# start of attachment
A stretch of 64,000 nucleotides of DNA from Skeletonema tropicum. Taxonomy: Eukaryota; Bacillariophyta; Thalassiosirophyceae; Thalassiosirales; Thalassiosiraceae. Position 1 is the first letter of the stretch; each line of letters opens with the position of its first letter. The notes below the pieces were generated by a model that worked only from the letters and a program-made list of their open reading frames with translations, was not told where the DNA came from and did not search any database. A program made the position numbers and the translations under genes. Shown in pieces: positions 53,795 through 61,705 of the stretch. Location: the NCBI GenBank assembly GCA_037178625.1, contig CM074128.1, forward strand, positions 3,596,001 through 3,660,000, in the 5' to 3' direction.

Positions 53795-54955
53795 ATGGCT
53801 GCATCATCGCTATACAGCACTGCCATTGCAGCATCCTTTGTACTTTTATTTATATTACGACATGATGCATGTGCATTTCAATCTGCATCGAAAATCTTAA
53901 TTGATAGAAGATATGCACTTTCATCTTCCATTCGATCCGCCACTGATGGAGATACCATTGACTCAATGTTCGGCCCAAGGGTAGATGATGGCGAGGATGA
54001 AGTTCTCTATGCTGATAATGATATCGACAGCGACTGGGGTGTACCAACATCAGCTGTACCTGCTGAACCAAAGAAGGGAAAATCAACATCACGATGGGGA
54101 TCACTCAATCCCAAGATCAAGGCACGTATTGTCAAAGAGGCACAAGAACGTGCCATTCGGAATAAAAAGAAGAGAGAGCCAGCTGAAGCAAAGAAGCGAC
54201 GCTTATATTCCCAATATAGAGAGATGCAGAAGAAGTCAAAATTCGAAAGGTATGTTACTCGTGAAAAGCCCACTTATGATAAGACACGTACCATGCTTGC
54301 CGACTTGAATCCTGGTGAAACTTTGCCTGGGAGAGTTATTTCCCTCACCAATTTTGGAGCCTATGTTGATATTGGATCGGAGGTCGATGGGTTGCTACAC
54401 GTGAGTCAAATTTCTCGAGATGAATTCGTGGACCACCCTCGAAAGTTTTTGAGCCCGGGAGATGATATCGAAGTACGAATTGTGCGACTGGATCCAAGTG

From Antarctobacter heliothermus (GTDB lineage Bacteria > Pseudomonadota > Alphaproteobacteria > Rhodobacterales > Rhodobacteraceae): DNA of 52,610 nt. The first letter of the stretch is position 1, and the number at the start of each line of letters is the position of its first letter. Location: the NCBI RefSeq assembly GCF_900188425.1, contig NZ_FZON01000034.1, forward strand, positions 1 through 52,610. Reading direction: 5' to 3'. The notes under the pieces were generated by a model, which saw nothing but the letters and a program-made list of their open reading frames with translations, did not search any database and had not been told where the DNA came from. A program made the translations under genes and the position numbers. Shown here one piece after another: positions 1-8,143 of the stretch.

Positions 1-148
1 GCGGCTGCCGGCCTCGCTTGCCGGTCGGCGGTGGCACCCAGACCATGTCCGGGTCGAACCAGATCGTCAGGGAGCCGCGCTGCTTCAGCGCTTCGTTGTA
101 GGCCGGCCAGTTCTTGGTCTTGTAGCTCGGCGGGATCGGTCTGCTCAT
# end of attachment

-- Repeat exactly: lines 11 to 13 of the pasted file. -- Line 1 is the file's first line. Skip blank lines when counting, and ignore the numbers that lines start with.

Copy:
From Antarctobacter heliothermus (GTDB lineage Bacteria > Pseudomonadota > Alphaproteobacteria > Rhodobacterales > Rhodobacteraceae): DNA of 52,610 nt. The first letter of the stretch is position 1, and the number at the start of each line of letters is the position of its first letter. Location: the NCBI RefSeq assembly GCF_900188425.1, contig NZ_FZON01000034.1, forward strand, positions 1 through 52,610. Reading direction: 5' to 3'. The notes under the pieces were generated by a model, which saw nothing but the letters and a program-made list of their open reading frames with translations, did not search any database and had not been told where the DNA came from. A program made the translations under genes and the position numbers. Shown here one piece after another: positions 1-8,143 of the stretch.

Positions 1-148
1 GCGGCTGCCGGCCTCGCTTGCCGGTCGGCGGTGGCACCCAGACCATGTCCGGGTCGAACCAGATCGTCAGGGAGCCGCGCTGCTTCAGCGCTTCGTTGTA